So while Arendt is attempting to create a philosophy behind violence--that ideally should withstand the test of time or events--she is inexorably mired to her historical context. Here at On Violence (the blog) I have the same problem. I see political violence, insurgency and terrorism as the biggest foreign policy issues today. I think this is, partly, because the wars of Afghanistan and Iraq influence my everyday life. I can't divorce my philosophy from my personal experience.

Will Eric and I rise above our culture? We try to acknowledge our culture. That is why my blog is about my personal experience, counter-insurgency and foreign policy, while my true love is the philosophy of violence.

May 03

(This week we're celebrating our first full year of blogging. On Monday and Wednesday, we will review Hannah Arendt's "On Violence." On Thursday we look back at our best posts from the last year. Finally, on Friday, Eric will blow your mind with ten of the most abused quotes in the blogosphere and the military.)

When I first came up for the title of On Violence, the tone I was going for was something crazy philosophical, like Clausewitz’s On War, Descartes’ Meditations on First Philosophy or Liebnitz’s Discourse On Metaphysics. The day after we launched, of course, I finally got around to googling "on violence" and I found out that I wasn't the first to use the phrase “On Violence.” That honor goes to political philosopher Hannah Arendt.

Oops.

Fortunately, our predecessor in things “On Violence” was no intellectual slouch. Arendt--philosopher and prolific writer--coined the oft repeated phrase, “the banality of evil” and penned the works Eichmann in Jerusalem and On Revolution. (She was also a student of existentialist-cum-Nazi Martin Heidegger, but that's a different story.) Since Arendt’s work is one of the few to discuss violence philosophically (the other core text is William T. Vollman's seven volume tome Rising Up, Rising Down, philosophically and physically the opposite of Arendt's 90 page tract), I decided, a year after beginning our blogging adventure and stealing her title, that we should review her ideas.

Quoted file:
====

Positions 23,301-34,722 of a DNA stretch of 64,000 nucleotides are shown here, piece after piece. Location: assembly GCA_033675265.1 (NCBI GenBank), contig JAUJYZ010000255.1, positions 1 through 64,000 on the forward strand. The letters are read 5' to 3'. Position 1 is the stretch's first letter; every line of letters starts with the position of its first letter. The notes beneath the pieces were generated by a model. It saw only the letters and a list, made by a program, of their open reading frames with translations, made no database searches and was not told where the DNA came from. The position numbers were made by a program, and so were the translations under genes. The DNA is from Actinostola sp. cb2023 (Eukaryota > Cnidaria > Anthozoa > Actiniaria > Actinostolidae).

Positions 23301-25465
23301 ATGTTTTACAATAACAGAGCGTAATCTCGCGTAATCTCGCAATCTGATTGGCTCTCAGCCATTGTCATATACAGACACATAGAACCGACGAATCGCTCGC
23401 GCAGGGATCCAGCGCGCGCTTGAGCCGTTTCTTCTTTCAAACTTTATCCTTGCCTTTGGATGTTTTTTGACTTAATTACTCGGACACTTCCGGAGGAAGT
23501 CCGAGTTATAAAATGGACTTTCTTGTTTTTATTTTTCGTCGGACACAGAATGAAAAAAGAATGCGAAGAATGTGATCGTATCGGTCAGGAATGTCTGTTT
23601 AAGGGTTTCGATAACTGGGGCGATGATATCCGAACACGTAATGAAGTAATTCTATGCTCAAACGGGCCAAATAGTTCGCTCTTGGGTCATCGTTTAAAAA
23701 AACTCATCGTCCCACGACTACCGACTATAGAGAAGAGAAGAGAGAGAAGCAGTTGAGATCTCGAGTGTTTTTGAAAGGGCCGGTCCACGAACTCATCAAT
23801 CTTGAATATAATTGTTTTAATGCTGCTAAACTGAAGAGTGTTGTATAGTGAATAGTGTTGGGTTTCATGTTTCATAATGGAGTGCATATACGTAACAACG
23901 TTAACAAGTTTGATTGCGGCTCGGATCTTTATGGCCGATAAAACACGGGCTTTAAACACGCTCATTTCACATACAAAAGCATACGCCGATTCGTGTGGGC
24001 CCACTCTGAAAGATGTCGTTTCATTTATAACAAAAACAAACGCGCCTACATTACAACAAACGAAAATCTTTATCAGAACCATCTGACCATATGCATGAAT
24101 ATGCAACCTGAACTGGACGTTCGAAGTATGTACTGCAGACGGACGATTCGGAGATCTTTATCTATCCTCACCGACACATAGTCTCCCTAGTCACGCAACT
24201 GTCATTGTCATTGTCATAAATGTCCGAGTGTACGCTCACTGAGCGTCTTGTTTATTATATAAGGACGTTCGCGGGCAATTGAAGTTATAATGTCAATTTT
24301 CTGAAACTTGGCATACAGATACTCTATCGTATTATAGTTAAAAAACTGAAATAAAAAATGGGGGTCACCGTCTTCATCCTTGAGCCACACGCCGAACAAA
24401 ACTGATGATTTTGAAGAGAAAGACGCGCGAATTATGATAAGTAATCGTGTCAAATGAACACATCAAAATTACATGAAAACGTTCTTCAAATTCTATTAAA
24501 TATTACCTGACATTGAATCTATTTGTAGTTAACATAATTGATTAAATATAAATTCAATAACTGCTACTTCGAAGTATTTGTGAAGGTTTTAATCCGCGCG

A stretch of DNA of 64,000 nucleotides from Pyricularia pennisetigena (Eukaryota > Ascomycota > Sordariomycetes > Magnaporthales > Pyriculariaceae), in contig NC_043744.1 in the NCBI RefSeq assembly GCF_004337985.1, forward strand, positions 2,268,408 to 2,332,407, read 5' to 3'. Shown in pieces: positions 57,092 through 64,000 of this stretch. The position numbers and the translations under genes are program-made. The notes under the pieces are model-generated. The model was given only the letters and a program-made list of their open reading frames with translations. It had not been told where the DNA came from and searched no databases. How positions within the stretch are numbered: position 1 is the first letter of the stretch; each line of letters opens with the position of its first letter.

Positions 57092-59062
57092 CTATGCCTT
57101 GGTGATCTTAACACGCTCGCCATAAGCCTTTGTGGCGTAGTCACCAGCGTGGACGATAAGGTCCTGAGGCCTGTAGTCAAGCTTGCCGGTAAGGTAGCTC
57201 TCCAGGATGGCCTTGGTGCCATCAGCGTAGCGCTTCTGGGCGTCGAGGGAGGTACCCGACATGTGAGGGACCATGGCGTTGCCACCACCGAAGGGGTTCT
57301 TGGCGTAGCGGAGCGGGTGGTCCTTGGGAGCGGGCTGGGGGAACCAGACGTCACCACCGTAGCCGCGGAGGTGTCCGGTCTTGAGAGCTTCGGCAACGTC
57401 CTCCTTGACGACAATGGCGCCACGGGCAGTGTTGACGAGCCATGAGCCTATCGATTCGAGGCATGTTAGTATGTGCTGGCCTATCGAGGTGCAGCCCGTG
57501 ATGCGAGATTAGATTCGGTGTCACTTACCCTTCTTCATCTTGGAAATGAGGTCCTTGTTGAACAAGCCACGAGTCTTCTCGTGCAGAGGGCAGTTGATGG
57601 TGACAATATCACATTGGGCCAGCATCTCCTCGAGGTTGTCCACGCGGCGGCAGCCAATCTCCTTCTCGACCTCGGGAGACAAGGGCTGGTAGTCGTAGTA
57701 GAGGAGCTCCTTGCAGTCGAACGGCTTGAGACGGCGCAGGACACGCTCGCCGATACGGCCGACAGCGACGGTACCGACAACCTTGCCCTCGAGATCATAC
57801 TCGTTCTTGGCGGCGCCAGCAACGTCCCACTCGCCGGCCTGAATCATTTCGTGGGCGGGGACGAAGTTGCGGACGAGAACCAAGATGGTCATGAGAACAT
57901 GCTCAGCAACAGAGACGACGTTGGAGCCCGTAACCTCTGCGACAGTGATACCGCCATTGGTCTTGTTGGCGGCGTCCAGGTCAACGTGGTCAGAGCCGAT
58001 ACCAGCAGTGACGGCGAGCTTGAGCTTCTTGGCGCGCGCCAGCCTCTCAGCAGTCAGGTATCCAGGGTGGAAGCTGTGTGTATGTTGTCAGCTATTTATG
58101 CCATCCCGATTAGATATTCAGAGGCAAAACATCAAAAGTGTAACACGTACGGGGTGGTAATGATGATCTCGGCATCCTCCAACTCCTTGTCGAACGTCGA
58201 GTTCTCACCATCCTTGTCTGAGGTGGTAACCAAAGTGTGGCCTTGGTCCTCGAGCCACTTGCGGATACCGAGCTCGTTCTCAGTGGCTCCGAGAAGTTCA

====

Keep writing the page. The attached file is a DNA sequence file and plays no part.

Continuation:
On Violence (Arendt) makes two bold claims. First, that violence is understudied in the social sciences. Second, that because of the lack of study, we do not understand violence. When I read On Violence (Arendt), I felt a kindred spirit at work. I believe that she is the starting point--in tone, language and analysis--for a conversation On Violence (the blog) is continuing forty years later.

Violence Has Not Been Studied

To start her work, Arendt explains why violence gets the shaft by academic circles, “violence and its arbitrariness were taken for granted and therefore neglected.” This holds today. We study the process of war, or the historical context of war, but never the philosophical issues (or importance) behind such a complicated study.

This was true for Arendt; it is true now. The few social scientists who do explore violence do so as the exceptions to the rule; for example Lieutenant Colonel Rex Grossman in On Killing, or John Keegan in A History of Warfare. The former is read throughout the military for its brilliant insights into the psychology of violence; the latter is an underrated tour de force by one of the premier war historians of our age. Each dives deeper then their field usually goes when discussing violence.